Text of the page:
Service Learning Project Takes Villanova Engineers to Finals of National Design Competition

The Caramanicho preschool begins to take shape.
The Caramanicho preschool begins to take shape.

by Jin Choi ’14 LAS

Former structural engineering capstone team members and 2013 graduates Fernando Rabell and Sean Muirhead, along with their then-teammates, current Civil Engineering graduate students Joaquin Iglesias ’13, Patrick McAlpine ’13 and James Matzke ’13, were selected as one of three finalist teams in the 2014 SEI (Structural Engineering Institute) Student Structural Design Competition. Their winning design was the basis of a newly constructed preschool in Cambodia that integrates the need for early education and health and hygiene into the building design.

The project developed during summer 2012 when Rabell traveled to Cambodia with fellow engineering students and Director of Engineering Service Learning Jordan Ermilio ME ’98, MSWRE ’06. Much of their time on that trip was spent at the Caramanico School in Trapaing Chres, Ratanakiri, Cambodia, which was built by Anne and Thomas Caramanico PE, CE ’71, MSCE ’83. Inspired by his experience, Fernando adopted the community’s proposal for a pre-school building as the focus of his senior capstone, and invited Iglesias, Matzke, McAlpine and Muirhead to join him on the project.  Working closely with the Caramanico Foundation, the team researched local design requirements such as wind speeds, soil and water quality in order to create an approved design for the school.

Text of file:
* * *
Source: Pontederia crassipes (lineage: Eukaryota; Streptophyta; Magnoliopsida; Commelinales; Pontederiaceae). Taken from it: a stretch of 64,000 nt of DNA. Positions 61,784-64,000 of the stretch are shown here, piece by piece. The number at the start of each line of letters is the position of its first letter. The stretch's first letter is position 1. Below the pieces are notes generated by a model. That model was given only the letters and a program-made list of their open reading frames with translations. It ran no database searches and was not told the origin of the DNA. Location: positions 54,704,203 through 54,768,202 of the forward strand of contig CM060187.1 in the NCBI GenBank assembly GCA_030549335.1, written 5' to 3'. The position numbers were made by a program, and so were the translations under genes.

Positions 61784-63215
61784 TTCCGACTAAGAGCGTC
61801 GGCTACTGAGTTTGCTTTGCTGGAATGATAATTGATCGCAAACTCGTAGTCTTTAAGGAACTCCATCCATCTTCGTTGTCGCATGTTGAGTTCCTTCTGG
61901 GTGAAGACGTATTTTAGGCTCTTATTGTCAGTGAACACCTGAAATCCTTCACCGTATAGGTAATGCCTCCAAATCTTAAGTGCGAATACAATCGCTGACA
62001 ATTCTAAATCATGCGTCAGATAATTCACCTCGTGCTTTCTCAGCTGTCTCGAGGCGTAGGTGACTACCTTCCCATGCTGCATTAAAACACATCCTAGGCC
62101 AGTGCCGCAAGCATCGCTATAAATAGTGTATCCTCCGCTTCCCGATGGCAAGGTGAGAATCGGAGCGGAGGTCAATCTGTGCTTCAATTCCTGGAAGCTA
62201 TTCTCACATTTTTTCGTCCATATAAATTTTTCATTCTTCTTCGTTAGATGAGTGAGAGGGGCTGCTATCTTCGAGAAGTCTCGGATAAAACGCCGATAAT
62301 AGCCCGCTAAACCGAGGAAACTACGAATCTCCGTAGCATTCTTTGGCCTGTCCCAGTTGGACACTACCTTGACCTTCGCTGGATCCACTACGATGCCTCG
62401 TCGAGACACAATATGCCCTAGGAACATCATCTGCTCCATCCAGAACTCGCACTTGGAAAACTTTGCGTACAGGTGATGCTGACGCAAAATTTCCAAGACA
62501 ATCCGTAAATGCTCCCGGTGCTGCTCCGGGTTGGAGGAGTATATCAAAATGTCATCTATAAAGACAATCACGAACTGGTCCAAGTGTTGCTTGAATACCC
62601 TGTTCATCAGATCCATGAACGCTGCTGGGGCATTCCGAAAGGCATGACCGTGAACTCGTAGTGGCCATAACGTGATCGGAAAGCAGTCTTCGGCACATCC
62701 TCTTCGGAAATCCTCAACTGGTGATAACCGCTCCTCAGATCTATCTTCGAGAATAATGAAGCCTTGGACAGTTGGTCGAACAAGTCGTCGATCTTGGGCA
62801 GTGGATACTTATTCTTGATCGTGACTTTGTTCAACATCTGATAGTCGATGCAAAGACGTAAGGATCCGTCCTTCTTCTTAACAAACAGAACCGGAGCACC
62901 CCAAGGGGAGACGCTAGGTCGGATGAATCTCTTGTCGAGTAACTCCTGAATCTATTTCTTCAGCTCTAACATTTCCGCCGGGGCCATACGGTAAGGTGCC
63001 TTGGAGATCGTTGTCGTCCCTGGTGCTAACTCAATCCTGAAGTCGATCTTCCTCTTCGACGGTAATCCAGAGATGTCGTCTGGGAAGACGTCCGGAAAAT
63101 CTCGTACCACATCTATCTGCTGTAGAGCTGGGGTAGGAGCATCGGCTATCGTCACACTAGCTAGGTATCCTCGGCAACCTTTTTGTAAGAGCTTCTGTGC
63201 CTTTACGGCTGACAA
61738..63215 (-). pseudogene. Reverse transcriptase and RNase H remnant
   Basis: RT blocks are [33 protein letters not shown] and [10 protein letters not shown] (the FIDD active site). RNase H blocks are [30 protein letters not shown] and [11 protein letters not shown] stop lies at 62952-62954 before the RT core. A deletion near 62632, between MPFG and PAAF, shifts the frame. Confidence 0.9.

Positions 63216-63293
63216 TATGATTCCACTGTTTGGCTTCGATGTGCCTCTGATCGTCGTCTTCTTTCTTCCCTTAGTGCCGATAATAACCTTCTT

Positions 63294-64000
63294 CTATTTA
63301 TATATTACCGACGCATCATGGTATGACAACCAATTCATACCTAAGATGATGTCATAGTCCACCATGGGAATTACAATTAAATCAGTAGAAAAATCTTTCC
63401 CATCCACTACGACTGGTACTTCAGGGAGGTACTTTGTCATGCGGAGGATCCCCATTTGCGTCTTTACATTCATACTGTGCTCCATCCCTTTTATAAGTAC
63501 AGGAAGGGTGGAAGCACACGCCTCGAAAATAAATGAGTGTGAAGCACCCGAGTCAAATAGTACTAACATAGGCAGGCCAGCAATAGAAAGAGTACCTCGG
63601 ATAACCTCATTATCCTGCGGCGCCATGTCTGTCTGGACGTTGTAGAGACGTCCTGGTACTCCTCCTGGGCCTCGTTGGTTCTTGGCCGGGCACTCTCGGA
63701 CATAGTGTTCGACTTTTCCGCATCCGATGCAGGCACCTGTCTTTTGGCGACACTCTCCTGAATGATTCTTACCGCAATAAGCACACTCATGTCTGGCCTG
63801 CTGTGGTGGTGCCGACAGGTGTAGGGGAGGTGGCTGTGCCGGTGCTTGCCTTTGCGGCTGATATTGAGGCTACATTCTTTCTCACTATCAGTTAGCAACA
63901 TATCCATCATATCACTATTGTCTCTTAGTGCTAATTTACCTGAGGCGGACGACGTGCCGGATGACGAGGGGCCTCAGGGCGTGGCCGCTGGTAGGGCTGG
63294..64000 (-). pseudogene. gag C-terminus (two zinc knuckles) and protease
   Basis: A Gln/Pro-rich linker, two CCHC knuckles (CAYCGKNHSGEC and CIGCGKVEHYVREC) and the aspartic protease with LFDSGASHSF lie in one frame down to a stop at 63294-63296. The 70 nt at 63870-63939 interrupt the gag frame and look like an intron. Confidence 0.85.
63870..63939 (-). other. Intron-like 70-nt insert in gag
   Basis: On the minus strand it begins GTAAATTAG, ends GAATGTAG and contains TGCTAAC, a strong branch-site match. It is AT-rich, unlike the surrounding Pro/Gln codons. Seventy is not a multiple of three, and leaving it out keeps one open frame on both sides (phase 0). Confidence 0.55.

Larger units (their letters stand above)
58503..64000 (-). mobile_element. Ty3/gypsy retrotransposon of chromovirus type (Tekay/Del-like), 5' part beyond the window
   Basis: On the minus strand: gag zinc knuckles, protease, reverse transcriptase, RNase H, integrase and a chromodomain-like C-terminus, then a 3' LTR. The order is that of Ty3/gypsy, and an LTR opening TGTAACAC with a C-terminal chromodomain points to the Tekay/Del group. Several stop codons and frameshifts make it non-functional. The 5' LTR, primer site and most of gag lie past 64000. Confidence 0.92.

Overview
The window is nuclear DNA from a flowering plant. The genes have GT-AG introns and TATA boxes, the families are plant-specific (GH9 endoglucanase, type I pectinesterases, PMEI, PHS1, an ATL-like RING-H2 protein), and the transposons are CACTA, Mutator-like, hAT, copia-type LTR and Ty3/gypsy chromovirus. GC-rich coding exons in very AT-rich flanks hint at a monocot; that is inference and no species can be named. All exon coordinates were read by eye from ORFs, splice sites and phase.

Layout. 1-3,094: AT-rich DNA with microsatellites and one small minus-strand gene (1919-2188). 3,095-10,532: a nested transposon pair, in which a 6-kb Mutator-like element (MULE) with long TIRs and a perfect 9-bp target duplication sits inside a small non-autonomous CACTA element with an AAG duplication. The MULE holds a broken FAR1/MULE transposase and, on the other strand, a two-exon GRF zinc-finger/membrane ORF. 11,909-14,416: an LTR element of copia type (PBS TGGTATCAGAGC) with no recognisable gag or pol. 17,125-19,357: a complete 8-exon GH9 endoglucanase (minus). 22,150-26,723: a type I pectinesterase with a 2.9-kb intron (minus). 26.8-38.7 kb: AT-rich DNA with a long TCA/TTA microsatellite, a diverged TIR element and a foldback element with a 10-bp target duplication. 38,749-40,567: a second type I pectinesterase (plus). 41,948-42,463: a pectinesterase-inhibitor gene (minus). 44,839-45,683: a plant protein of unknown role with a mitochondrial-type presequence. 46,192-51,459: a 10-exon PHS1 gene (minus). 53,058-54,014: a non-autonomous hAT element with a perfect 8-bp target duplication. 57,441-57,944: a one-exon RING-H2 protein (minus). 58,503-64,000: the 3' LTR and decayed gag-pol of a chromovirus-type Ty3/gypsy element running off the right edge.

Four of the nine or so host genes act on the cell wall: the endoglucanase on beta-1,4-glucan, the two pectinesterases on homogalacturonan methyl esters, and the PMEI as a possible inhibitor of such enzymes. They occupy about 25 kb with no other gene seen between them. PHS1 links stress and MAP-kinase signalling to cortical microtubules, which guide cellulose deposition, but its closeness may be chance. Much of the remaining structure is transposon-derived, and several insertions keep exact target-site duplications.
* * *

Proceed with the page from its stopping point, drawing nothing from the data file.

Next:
In December 2013, Iglesias, McAlpine and Ermilio returned to Cambodia to meet with the in-country contractor, zone the site and break ground. The new building will provide a safe and healthy learning environment for more than 80 children.

The Structural Engineering team was recognized at the SEI/American Society of Civil Engineers Awards Lunch at Structures Congress in Boston, Mass. in April, where they presented their project before a panel of judges. The Villanova team came in 2nd place, earning them a $500 award.

A Buddhist groundbreaking tradition
A Buddhist groundbreaking tradition


A Buddhist groundbreaking celebration offers flowers, fruit and other foods to the spirit of the construction location. Afterward, these gifts are given to the construction workers, members of the school committee, and teachers. The people who eat the food will “get best wishes because they eat food blessed by the God.”